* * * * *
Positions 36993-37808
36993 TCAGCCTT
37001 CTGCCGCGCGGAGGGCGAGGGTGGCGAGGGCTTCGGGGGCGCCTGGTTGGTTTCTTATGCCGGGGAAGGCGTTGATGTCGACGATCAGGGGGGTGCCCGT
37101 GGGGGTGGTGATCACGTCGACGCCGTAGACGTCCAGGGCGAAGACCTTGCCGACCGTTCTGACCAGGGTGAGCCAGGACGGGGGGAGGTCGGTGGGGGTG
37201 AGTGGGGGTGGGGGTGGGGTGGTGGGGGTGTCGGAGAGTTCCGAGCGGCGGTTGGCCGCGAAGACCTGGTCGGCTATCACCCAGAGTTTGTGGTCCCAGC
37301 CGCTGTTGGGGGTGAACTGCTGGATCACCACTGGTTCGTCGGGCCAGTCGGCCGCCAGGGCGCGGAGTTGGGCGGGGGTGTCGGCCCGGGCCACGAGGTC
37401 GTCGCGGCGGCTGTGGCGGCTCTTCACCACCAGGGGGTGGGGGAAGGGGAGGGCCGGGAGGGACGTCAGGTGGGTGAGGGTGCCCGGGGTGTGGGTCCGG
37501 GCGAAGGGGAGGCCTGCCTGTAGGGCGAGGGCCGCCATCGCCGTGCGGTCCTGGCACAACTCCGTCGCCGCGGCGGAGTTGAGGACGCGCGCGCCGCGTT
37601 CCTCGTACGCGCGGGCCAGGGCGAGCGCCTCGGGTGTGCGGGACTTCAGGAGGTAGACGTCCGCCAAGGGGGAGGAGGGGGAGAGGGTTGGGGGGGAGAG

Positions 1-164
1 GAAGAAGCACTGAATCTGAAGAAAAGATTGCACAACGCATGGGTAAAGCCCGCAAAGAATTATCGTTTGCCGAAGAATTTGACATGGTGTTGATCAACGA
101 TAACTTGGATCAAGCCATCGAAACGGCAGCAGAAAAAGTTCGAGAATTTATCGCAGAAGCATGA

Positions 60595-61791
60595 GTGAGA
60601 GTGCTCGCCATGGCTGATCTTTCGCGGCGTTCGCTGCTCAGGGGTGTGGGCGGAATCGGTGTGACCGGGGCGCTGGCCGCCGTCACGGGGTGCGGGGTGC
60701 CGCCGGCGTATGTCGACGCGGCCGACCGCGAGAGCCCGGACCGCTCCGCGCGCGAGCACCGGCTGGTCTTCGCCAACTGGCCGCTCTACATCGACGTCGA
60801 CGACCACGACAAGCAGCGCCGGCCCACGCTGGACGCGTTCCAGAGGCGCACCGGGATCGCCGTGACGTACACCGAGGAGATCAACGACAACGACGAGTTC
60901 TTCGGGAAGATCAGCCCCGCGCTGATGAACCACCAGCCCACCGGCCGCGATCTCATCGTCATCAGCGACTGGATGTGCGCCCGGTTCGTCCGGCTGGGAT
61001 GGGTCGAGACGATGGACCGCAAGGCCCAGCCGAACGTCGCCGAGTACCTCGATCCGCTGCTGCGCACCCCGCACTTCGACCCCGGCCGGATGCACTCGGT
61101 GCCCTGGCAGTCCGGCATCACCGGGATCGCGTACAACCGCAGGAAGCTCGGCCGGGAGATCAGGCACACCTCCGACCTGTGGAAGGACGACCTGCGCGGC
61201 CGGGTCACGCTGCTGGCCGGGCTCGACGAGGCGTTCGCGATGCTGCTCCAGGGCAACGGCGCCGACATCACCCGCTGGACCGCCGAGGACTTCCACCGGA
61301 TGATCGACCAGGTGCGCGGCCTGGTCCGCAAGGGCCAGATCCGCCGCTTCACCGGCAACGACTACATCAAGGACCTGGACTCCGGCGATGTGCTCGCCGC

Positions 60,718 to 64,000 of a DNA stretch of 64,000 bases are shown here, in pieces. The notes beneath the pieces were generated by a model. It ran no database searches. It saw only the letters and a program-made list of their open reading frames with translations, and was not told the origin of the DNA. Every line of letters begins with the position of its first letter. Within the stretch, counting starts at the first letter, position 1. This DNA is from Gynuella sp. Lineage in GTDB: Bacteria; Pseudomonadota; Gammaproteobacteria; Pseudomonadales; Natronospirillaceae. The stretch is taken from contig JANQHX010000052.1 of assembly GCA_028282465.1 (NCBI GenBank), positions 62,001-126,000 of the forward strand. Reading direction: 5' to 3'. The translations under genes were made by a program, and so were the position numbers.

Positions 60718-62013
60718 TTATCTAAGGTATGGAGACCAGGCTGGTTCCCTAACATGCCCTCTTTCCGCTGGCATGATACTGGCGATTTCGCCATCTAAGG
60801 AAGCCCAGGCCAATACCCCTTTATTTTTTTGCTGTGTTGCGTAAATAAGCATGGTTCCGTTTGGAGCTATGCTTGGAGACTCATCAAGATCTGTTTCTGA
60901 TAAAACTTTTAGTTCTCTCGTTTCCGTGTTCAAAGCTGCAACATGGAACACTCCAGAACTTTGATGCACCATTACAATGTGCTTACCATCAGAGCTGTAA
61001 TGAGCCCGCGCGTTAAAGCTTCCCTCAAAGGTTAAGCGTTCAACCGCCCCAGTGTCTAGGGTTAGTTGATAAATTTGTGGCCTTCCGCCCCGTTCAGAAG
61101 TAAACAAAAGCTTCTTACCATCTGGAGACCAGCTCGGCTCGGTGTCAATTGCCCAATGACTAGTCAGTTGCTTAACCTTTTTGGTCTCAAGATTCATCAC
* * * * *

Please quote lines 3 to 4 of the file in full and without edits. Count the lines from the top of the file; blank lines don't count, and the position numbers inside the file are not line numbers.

37001 CTGCCGCGCGGAGGGCGAGGGTGGCGAGGGCTTCGGGGGCGCCTGGTTGGTTTCTTATGCCGGGGAAGGCGTTGATGTCGACGATCAGGGGGGTGCCCGT
37101 GGGGGTGGTGATCACGTCGACGCCGTAGACGTCCAGGGCGAAGACCTTGCCGACCGTTCTGACCAGGGTGAGCCAGGACGGGGGGAGGTCGGTGGGGGTG